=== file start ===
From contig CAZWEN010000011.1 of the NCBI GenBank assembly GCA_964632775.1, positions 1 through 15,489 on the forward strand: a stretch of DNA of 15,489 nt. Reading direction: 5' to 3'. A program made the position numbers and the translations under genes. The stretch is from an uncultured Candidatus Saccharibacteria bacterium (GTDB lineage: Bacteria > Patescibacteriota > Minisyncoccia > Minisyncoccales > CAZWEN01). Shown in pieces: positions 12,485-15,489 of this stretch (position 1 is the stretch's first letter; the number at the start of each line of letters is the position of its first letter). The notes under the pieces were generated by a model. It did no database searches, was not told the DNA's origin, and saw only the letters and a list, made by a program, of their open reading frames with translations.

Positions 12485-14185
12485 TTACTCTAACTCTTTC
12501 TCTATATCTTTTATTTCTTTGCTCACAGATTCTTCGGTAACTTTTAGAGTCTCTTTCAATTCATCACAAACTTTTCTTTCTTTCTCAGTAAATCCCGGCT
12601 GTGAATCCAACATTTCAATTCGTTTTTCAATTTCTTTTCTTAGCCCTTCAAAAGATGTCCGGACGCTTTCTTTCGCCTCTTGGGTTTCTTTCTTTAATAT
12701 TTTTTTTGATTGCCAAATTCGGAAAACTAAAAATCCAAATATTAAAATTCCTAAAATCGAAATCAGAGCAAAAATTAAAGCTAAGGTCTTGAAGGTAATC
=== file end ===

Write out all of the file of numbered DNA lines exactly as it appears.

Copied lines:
From contig CAZWEN010000011.1 of the NCBI GenBank assembly GCA_964632775.1, positions 1 through 15,489 on the forward strand: a stretch of DNA of 15,489 nt. Reading direction: 5' to 3'. A program made the position numbers and the translations under genes. The stretch is from an uncultured Candidatus Saccharibacteria bacterium (GTDB lineage: Bacteria > Patescibacteriota > Minisyncoccia > Minisyncoccales > CAZWEN01). Shown in pieces: positions 12,485-15,489 of this stretch (position 1 is the stretch's first letter; the number at the start of each line of letters is the position of its first letter). The notes under the pieces were generated by a model. It did no database searches, was not told the DNA's origin, and saw only the letters and a list, made by a program, of their open reading frames with translations.

Positions 12485-14185
12485 TTACTCTAACTCTTTC
12501 TCTATATCTTTTATTTCTTTGCTCACAGATTCTTCGGTAACTTTTAGAGTCTCTTTCAATTCATCACAAACTTTTCTTTCTTTCTCAGTAAATCCCGGCT
12601 GTGAATCCAACATTTCAATTCGTTTTTCAATTTCTTTTCTTAGCCCTTCAAAAGATGTCCGGACGCTTTCTTTCGCCTCTTGGGTTTCTTTCTTTAATAT
12701 TTTTTTTGATTGCCAAATTCGGAAAACTAAAAATCCAAATATTAAAATTCCTAAAATCGAAATCAGAGCAAAAATTAAAGCTAAGGTCTTGAAGGTAATC